Response by poster: Spyware has *nothing* to do with updating windows, viruses and trojans...sure. As I said my system was perfectly fine until I switched to a dual monitor setup.
posted by Sonic_Molson at 6:30 PM on May 13, 2006

I'd see if there are any AGP setting you can twiddle in the video card drivers.
posted by Good Brain at 6:44 PM on May 13, 2006

Maybe this is too obvious a question, but what happens if you disconnect one of the monitors?
posted by Embryo at 7:09 PM on May 13, 2006

Check that all of your heat sinks are on securely and tightly (both on the video card and on the main cpu). It's possible that one got loose while you were upgrading and the chips are going into thermal protection mode. (which will make things nice and slow until they cool off).
posted by jba at 11:40 PM on May 13, 2006

Check your HD's aren't running in a PIO mode (Device Manager, IDE ATA/ATAPI controllers, Properties -> Advanced Settings on each channel). It doesn't take much to convince Windows that your disk controller sucks and that it needs to handhold all IO with the CPU. If Windows won't let you switch it back to DMA, uninstall the offending channel from the context menu and reboot to reset it.

Remove the soundcard. Creative cards are especially prone to causing PCI bus problems in some setups, and it's good to rule out as many components as possible.

Check PSU voltages (in BIOS or with something like SpeedFan). If your PSU is an $8 noname that's lighter than a toilet roll consider replacing it with a nice Tagan or so.

Make sure you're running the appropriate drivers for your motherboard chipset, like the Via 4 in 1's or nVidia's nForce platform drivers. AGP drivers especially.
posted by Freaky at 4:09 AM on May 14, 2006 [1 favorite]

Response by poster: Embryo: I disabled one of the monitors just now, problem did not go away.

jba: I will try that in a moment, it sounds very plausible

Freaky: They drives are all running DMA, removing sound card does not solve the problem. voltages are fine, my motherboard has the latest drivers which are still quite old as it is an older motherboard.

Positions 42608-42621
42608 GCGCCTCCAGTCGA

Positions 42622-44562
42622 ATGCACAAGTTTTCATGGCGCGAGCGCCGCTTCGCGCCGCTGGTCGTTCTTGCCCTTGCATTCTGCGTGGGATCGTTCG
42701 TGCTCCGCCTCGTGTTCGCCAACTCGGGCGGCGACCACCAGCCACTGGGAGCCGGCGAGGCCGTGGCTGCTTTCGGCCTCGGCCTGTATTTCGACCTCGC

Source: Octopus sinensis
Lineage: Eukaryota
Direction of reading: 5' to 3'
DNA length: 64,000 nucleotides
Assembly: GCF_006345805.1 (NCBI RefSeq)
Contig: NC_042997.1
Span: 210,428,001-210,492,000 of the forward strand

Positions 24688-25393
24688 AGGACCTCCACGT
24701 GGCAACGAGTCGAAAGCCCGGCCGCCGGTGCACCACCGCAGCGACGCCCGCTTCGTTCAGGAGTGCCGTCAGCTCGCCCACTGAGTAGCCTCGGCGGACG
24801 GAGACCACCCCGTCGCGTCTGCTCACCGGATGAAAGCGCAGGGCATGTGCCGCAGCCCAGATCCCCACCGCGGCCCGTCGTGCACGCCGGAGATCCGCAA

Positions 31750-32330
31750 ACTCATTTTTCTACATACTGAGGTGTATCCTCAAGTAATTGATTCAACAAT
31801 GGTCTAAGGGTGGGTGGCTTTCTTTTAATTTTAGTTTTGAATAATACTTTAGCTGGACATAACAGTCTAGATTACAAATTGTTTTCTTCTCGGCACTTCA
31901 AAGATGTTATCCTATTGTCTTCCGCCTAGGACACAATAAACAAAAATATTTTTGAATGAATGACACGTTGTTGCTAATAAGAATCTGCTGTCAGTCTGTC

posted by Sonic_Molson at 10:20 AM on May 14, 2006

Let us know how this one turns out. I'm thinking that JBA may be right: it sounds like the GPU or memory may be overheating. If the heatsinks look fine, try running the system for a bit and then touching the heatsinks for both. If they are really hot, you may not have enough ventilation around them for the heat to dissipate. A fan to blow cool air over the card would help in this case.
posted by baggers at 1:41 PM on May 14, 2006

There are a couple of things that come to mind. I have a similar set up and occasionally suffer similar effects. First off, what is the bitrate of the video? Alternatively, could you tell us how the video is encoded, what decoder you are using, and how large the file is?

Have you examined how fragmented your hard drive is? Is your paging file on the same drive as your video clip?

You mention that you have a dated motherboard. There is the possibility that something other than your video is competing for bandwidth across the board. Are you moving/downloading files?

Are you running your montors at or near max resolution/color depth/refresh rate of the card? You don't include any of this, but if you are, you may be asking too much from the card. What a card is capable of and what it is good at may be very different.

Finally, you are a bit ambiguous of your playback. Are you attempting to watch the video spanned across both monitors? Windows just doesnt' do this well.
posted by kc0dxh at 10:46 AM on May 15, 2006